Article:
It’s Bollywood; religion is just not part of the plot, says Anupama Chopra
When you’re chasing the Holy Grail — the next big hit — you can’t afford to be communal. What works is collaboration.
“I can very proudly say that I’m a part of this community,” actor Vikrant Massey said of Bollywood, in an interview last month. “We are the most liberal, we are the most democratic, we are the most inclusive society.” I’d agree.
The Hindi film industry may be guilty of nepotism, elitism, sexism, colour-bias, stereotyping and a dumbing-down of things, but the ecosystem has never been communal or exclusionary. In the nearly 30 years that I have been a film journalist, I can’t recall one conversation in which an artist or technician’s religion was mentioned. Or hearing that anyone got or didn’t get a job because of it.
Diwali is usually celebrated at parties thrown by both Aamir Khan and the Bachchans. I remember the industry converging at a lavish Eid celebration at Shah Rukh Khan’s house right after the release of Chennai Express. Many film families, including Salman Khan’s, bring a Ganpati idol home during Ganesh Chaturthi.
Bollywood’s is a syncretic culture. Which might be due more to pragmatism than progressiveness. Everyone here is chasing the Holy Grail — a blockbuster — and will work with whoever serves the cause. The supreme deity worshipped is the box office.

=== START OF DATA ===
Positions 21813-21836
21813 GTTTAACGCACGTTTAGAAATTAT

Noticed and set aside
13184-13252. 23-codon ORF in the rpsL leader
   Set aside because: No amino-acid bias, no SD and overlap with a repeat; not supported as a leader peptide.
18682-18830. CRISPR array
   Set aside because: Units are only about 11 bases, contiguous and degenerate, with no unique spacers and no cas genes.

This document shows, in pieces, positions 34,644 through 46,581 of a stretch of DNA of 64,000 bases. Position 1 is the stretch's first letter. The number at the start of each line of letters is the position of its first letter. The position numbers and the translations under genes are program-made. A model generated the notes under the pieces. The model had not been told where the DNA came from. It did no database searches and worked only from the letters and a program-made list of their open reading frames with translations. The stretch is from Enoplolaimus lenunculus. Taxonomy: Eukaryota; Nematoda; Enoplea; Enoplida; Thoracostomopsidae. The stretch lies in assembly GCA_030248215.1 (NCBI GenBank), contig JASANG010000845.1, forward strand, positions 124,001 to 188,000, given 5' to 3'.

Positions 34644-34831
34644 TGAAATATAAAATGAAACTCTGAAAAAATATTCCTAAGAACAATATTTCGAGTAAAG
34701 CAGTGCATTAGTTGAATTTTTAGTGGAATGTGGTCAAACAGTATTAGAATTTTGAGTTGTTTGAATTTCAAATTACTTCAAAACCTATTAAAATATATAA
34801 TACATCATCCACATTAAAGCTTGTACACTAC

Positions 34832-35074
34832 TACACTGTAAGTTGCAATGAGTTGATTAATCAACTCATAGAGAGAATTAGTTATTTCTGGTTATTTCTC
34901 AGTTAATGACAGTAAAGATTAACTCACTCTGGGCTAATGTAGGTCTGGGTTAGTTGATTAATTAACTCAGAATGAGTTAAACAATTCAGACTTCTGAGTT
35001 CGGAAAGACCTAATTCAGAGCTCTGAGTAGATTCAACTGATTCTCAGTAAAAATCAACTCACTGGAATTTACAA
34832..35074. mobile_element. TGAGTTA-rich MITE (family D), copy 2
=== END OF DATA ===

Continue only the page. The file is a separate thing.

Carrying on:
Secularism has a long history in the industry. In his biography, Sahir Ludhianvi: The People’s Poet, author Akshay Manwani quotes the writer Khwaja Ahmad Abbas, who, like Sahir, was part of the Progressive Writers’ Movement.
Abbas is writing about a procession for communal harmony organised in Bombay on the eve of Independence, in 1947. In the procession were members from 52 film industry associations. As it moved from Gateway of India to Bandra, Abbas writes that the procession passed “through exclusively Hindu and Muslim areas, thus removing the unseen barriers that were dividing Bombay into little bits of ‘Hindu Bombay’ and ‘Muslim Bombay’.”
In the procession, which Abbas describes as a ‘grand success’, were Prithviraj Kapoor and his young sons Raj Kapoor and Shammi Kapoor, Balraj Sahni, Chetan Anand and Dev Anand; in another truck rode the writers Kaifi Azmi, Sahir Ludhianvi and Majrooh Sultanpuri.
A show of strength like this seems impossible today. Bollywood is polarised along political lines. The economic impact of the pandemic and almost four months of battering following Sushant Singh Rajput’s tragic death have left the industry fractured and devastated.
Conversations are thick with dread and paranoia. But the essence of inclusion remains the same. As Javed Akhtar said to me recently: “When it comes to movie-making, communalism or regionalism or any bias will not work... They can’t afford to be communal. Only those people who don’t have direct stakes can be communal.”
Is this what makes the powers that be so nervous? Is that why there is such a focused effort to muzzle artists with fear and trolling? Which has been effective, at least for now. Artists are lying low because they are interested in telling stories, not in getting caught in cultural crossfire that results in shrill abuse on social media and calls for bans on the work they have created.
But in the long run, this approach cannot work. Because film is a collaborative art built on talent. In the film Mee Raqsam (released this August; directed by Baba Azmi, presented by Shabana Azmi and dedicated to their father, Kaifi Saab, who was an ardent advocate of India’s composite culture), the protagonist Salim puts it eloquently. Defending the right of his teenage daughter to learn Bharatanatyam, Salim says, “Kala ka koi mazhab nahin hota.” Exactly.